No one would mistake Hillary Clinton for Bernie Sanders. But the Democratic presidential nominee, speaking on her economic agenda Thursday in Michigan, clearly channeled her vanquished rival as she pushed for policies to help working Americans, promote “fairness” in taxation, and address inequality.
Mrs. Clinton’s pitch to the middle class aimed to contrast with the agenda unveiled in Detroit on Monday by Donald Trump, a plan, she said – using Sanders-esque language – that "would give trillions in tax cuts to big corporations, millionaires, and Wall Street money managers."
Clinton also coined a new term: the “Trump loophole,” referring to his proposed changes to the tax code that she said would allow the businessman-turned-politician to pay less than half the current tax rate on income from many of his companies.
And Clinton repeated her vow to kill the Trans-Pacific Partnership (TPP), a free-trade arrangement among Pacific Rim nations, including the United States, that she supported as secretary of State and is still backed by President Obama. Many Americans blame international trade for stagnant wages and the long-term decline in American manufacturing.
“I oppose it now, I’ll oppose it after the election, and I’ll oppose it as president,” Clinton said.
In reinforcing her recent leftward shift, Clinton seemed to be trying to energize the significant segment of the Democratic electorate that backed Senator Sanders in the primaries. Polls show Democratic and Democratic-leaning voters largely unified behind her – certainly more so than Republicans around Trump – but it’s unclear how motivated they are.
Then there’s the challenge of attracting Republicans who reject Trump and who may be available to Clinton if she doesn’t go too far to the left. It is a needle she has three months to thread.
But energizing, or even holding on to, young Sanders supporters could also be challenging. Among young Sanders supporters, “much of that backing [for Clinton] is grudging, with turnout an open question and support for third-party candidates posing a potential risk to Clinton,” writes Sofi Sinozich of ABC News, which released a poll on young voters Thursday.
The 'Sanders effect'
Analysts saw a “Sanders effect” in Clinton’s speech Thursday.
On TPP, “I think she’s feeling the pressure on that” because of the Sanders campaign, says Dean Baker, co-founder of the left-leaning Center for Economic and Policy Research in Washington. “This is a much stronger statement. It’s unqualified. Nothing’s ever 100 percent,but it would certainly make it more difficult as president to turn around and say otherwise.”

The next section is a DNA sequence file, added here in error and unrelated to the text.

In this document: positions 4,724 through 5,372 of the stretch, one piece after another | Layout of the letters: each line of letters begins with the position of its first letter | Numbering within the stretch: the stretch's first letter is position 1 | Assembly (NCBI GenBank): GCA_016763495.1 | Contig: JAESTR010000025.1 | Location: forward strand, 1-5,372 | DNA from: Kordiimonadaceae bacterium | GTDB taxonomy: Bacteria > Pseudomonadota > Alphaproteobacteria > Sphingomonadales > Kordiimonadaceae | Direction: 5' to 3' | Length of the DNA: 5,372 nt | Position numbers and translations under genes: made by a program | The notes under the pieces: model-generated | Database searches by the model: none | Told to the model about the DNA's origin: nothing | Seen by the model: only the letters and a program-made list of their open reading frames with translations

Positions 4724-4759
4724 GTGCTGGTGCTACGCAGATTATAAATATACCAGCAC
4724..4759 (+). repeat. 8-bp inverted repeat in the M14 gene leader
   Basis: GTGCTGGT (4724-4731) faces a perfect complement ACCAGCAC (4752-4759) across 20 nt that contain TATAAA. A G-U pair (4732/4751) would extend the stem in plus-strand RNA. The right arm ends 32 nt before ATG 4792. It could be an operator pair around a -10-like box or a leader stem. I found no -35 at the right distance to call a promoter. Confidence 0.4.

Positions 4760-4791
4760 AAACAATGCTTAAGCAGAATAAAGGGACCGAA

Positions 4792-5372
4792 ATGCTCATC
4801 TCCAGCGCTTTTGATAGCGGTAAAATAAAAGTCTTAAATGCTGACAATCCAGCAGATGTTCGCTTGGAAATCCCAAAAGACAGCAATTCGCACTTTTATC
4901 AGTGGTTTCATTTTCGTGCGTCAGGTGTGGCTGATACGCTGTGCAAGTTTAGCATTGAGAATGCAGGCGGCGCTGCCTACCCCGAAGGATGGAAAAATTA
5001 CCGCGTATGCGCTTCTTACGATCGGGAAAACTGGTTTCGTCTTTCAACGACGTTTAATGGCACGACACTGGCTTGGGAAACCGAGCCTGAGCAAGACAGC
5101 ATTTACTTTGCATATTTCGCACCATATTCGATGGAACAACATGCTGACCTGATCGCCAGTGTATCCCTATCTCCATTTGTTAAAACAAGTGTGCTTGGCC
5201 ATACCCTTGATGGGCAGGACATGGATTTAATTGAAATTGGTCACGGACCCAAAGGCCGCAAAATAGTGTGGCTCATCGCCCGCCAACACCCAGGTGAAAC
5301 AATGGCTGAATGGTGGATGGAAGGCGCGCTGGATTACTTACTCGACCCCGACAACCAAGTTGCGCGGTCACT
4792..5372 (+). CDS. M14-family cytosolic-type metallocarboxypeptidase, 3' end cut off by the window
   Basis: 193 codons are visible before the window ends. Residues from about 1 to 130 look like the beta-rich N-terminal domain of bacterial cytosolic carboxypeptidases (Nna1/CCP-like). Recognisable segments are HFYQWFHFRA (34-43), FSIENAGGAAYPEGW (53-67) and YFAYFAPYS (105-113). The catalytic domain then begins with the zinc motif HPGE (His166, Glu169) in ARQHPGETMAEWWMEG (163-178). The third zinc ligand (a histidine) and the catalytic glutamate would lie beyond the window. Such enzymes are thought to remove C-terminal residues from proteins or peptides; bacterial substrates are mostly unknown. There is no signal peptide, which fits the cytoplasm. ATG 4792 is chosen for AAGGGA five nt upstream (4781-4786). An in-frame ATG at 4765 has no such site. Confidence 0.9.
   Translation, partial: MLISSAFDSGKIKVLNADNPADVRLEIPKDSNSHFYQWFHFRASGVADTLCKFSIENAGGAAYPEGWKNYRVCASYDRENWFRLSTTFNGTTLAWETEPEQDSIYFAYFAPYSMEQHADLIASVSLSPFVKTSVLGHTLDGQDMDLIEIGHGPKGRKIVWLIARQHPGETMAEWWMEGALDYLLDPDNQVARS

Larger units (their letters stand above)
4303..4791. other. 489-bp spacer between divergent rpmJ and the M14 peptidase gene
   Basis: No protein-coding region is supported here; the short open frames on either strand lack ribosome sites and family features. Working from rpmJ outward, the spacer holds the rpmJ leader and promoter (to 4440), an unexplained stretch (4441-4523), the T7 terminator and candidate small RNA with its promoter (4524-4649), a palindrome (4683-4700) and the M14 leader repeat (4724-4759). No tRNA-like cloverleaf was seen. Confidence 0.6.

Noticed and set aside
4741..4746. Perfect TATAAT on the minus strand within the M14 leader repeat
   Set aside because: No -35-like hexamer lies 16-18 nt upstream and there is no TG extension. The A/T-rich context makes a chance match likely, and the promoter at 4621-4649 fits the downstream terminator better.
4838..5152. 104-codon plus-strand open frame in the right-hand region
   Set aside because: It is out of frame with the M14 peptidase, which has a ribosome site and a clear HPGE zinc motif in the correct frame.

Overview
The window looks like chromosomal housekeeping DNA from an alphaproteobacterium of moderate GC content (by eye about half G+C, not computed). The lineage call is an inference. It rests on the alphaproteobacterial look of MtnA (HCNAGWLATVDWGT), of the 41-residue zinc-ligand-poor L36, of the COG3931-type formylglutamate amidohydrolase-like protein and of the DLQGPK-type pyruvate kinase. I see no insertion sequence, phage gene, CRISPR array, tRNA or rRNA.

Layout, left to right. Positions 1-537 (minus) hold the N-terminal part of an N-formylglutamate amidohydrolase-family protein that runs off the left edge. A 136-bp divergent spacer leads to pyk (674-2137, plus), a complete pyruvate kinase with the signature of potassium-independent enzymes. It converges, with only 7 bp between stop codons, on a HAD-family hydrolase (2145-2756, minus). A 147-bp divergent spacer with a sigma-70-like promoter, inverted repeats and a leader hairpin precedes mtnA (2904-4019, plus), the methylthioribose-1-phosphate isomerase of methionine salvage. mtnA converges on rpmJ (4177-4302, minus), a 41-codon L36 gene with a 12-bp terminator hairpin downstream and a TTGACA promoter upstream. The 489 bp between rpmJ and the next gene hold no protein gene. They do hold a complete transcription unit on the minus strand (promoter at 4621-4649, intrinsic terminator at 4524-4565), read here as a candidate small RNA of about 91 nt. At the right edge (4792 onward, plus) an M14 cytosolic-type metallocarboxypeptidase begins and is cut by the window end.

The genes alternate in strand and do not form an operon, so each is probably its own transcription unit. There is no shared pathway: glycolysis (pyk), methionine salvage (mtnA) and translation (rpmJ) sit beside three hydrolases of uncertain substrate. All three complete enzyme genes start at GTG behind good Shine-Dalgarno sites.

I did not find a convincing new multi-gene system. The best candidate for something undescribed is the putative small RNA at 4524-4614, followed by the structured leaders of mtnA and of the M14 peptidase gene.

On the federal minimum wage, Clinton has tried not to commit to the Sanders campaign demand for $15 an hour, though it’s in the Democratic Party platform, and Thursday’s speech took that approach, not saying how much she’d push for.
“It’s perfectly reasonable for her to say we want a higher minimum wage … but she hasn’t committed herself to $15 an hour,” says Mr. Baker.
Her challenge is to connect with working-class voters who don’t see Clinton as fighting in their corner.
“People want to hear that she’s actually talking to them,” Baker says. “Whether she can convince them that she has programs that will make a difference remains to be seen…. She should be doing better among these people.”
Oren Cass, senior fellow at the free-market Manhattan Institute, is critical of her spending promises on clean energy, infrastructure, and tax breaks to create high paying jobs, and compares her plan to the Obama economic stimulus plan of 2009.
“We’ll see what the ultimate price tag is,” says Mr. Cass, who was domestic policy director of 2012 GOP presidential nominee Mitt Romney’s campaign. “But it sounds an awful lot like the [Obama] stimulus.”
Little attention on the poor
Cass also observes that Clinton’s speech said little about the poor, with no mention of inner-city poverty. “There’s something of a disconnect between rhetoric that’s focused on the bottom quintile and people who can’t really make it in America today and who’s she talking to, the middle class.”
Cass compares Clinton’s trade agenda to Trump’s, and agrees that the US should be tough on enforcement of trade abuses by China and others. “The first part sounded like an Obama stimulus … and then like you’re signing off on the Trump trade agenda.”
Cass offered grudging praise for her assertion that skilled trade jobs need to be filled and that not everyone needs to attend four-year college, which he calls an idea of the left.
“The idea that we need a lot of different pathways to good careers is a good thing,” he says. But he questions how will it work, beyond tax credits for paid apprenticeships.
David Wessel, director of the Hutchins Center on Fiscal and Monetary Policy at the Brookings Institution, was also struck by how emphatic Clinton was in her opposition to the TPP – and how she didn’t stick up for the positive side of trade.
Free-trade advocates argue that trade is, in fact, an engine of growth, and for most Americans, a net positive in financial terms.
Clinton’s new position on trade is awkward, says Mr. Wessel, because she isn’t really anti-trade. “It’s hard to believe that she would run an economically isolated presidency,” he says.
Wessel sees her speech as “aimed at the middle class and working people who are not already in the Trump camp and are not already in the Hillary Clinton camp, and are trying to figure out what to do.”
Clinton offered some policy details, but placed more emphasis on the “fairness.”
“She wants to make clear that she wants the tax code to reduce the gap between winners and loser in our economy and he [Trump] doesn’t,” says Wessel, citing Trump’s proposal to eliminate the estate tax – a position Clinton rejects.
“She’s clearly trying to poke him where he’s vulnerable in style and substance, and give enough of an affirmative case that she’ll do something.”